• Fees. Some personal loan companies charge one-off set-up fees, although these are rare nowadays.
  • Total payable. This is the amount of money you’ll pay over the entirety of the loan. This is the most important factor to consider.

What are the alternatives to a £60,000 secured loan?

You can get your hands on a lump sum of £60,000 by remortgaging to pocket some of the equity built in your property. This is most likely to be more cost-effective than a personal loan when mortgage rates are low. To find the best deal, compare the total payable of a remortgage deal with that of your personal loan.

Full guide to remortgaging

Frequently asked questions

We show offers we can track - that's not every product on the market...yet. Unless we've said otherwise, products are in no particular order. The terms "best", "top", "cheap" (and variations of these) aren't ratings, though we always explain what's great about a product when we highlight it. This is subject to our terms of use. When you make major financial decisions, consider getting independent financial advice. Always consider your own circumstances when you compare products so you get what's right for you.

More guides on Finder

  • How do we rate stocks and shares ISAs?

    We’ve rated stocks and shares ISAs to find the best one for different categories. Find out the categories we scored them on and how it works.

  • A beginner’s guide to cryptocurrency ETFs

    If you’re looking for ways to gain exposure to Bitcoin and other digital currencies, cryptocurrency ETFs could be worth exploring. Find out what crypto ETFs are and how they work in this introductory guide.

  • Monzo review: Is it worth it?

    Is Monzo’s app-only current account the right option for you? Read our review to get the low-down on all of the features of the account, its card and the app.

  • Review: Kriptomat cryptocurrency exchange

    Discover the features available on the EU-focused Kriptomat cryptocurrency exchange, how to get started and what cryptocurrency investor the exchange is best suited for.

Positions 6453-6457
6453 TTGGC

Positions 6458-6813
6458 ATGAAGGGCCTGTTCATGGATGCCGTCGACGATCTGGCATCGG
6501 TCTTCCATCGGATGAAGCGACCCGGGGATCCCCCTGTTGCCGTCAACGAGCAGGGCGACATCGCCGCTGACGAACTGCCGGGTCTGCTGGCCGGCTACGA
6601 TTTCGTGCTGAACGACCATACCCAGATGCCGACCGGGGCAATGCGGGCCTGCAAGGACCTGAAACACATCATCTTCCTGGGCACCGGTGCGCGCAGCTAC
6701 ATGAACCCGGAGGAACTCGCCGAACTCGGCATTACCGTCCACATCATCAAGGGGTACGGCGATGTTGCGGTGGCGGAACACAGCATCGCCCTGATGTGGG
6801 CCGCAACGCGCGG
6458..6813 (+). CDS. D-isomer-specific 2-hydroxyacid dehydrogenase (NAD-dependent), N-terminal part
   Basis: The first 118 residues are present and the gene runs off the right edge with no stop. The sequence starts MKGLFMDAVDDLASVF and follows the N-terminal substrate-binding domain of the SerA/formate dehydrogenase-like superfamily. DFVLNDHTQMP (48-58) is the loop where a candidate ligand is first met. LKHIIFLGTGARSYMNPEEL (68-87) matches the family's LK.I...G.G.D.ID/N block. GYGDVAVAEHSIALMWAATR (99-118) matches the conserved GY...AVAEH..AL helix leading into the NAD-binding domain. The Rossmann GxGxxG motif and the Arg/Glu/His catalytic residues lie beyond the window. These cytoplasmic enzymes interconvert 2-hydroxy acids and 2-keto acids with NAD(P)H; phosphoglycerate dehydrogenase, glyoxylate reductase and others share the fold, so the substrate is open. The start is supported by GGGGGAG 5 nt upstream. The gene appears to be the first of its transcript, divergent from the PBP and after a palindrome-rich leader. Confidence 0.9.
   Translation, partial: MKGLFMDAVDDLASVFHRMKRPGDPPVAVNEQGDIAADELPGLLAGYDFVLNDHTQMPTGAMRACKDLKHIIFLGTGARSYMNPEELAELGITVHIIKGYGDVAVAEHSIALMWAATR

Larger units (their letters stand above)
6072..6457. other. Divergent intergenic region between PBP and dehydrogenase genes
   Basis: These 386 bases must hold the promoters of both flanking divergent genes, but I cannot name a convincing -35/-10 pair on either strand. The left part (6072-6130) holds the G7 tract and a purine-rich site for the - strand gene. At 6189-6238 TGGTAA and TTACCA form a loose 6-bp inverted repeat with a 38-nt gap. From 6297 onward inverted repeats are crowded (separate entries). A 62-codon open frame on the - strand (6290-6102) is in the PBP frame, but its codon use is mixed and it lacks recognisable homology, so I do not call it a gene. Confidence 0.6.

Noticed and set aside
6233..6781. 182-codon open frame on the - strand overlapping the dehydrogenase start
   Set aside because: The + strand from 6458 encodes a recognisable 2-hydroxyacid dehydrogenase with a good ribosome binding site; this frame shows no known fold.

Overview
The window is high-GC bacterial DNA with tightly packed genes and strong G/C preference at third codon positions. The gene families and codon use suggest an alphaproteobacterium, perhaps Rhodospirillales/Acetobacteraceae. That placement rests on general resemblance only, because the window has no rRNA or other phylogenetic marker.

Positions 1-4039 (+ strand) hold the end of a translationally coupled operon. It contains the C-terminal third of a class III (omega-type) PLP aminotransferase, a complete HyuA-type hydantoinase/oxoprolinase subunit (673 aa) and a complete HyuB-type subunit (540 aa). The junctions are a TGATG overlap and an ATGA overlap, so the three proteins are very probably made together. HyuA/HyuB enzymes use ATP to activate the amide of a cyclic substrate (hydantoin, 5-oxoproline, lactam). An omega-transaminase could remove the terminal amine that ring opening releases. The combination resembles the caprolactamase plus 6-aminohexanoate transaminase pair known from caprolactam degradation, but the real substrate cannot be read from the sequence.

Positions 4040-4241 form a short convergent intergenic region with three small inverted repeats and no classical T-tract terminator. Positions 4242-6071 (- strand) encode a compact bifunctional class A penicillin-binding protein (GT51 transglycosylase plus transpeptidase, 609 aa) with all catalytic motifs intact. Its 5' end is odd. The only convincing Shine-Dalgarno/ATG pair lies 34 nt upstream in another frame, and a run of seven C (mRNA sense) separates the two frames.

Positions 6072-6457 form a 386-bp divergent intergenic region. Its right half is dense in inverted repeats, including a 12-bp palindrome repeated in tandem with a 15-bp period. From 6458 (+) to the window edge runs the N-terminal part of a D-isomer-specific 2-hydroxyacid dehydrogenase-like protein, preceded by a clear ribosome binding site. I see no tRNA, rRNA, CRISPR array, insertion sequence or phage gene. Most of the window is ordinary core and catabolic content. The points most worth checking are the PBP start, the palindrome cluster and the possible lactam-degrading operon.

• Scottish Friendly review

    Scottish Friendly is a mutual organisation in the UK that offers ISAs and investment bonds. Read our review to find out what we think of Scottish Friendly and how much it costs.

  • Ethereum (ETH) price prediction 2021

    What affects the value of Ethereum (ETH) and how might the price of ETH fluctuate in the year ahead? Find out in this comprehensive guide.

  • Bitcoin (BTC) price prediction 2021

    Your guide to the factors affecting Bitcoin’s value and what to look for when forecasting bitcoin price changes in the weeks and months ahead.

  • Klarna vs Laybuy: Compare popular buy now pay later platforms

    How do Klarna and Laybuy compare? We put two of the UK’s most popular buy now, pay later services head to head to see how they match up and which might be the right choice for you.

  • Agricultural mortgage

    What you need to know about getting a mortgage if you’re buying or refinancing a farm or farmland, including the factors lenders consider when you apply for one.

  • Mortgage for a pub

    Everything you need to know about taking out a mortgage to buy or refinance a pub. Find out where to get one, how to get the best deal and the factors lenders consider.

    Ask an Expert

    You are about to post a question on finder.com:

    • Do not enter personal information (eg. surname, phone number, bank details) as your question will be made public
    • finder.com is a financial comparison and information service, not a bank or product provider
    • We cannot provide you with personal advice or recommendations
    • Your answer might already be waiting – check previous questions below to see if yours has already been asked
    Finder.com provides guides and information on a range of products and services. Because our content is not financial advice, we suggest talking with a professional before you make any decision.

    By submitting your comment or question, you agree to our Privacy and Cookies Policy and Terms of Use.

    Questions and responses on finder.com are not provided, paid for or otherwise endorsed by any bank or brand. These banks and brands are not responsible for ensuring that comments are answered or accurate.
    Go to site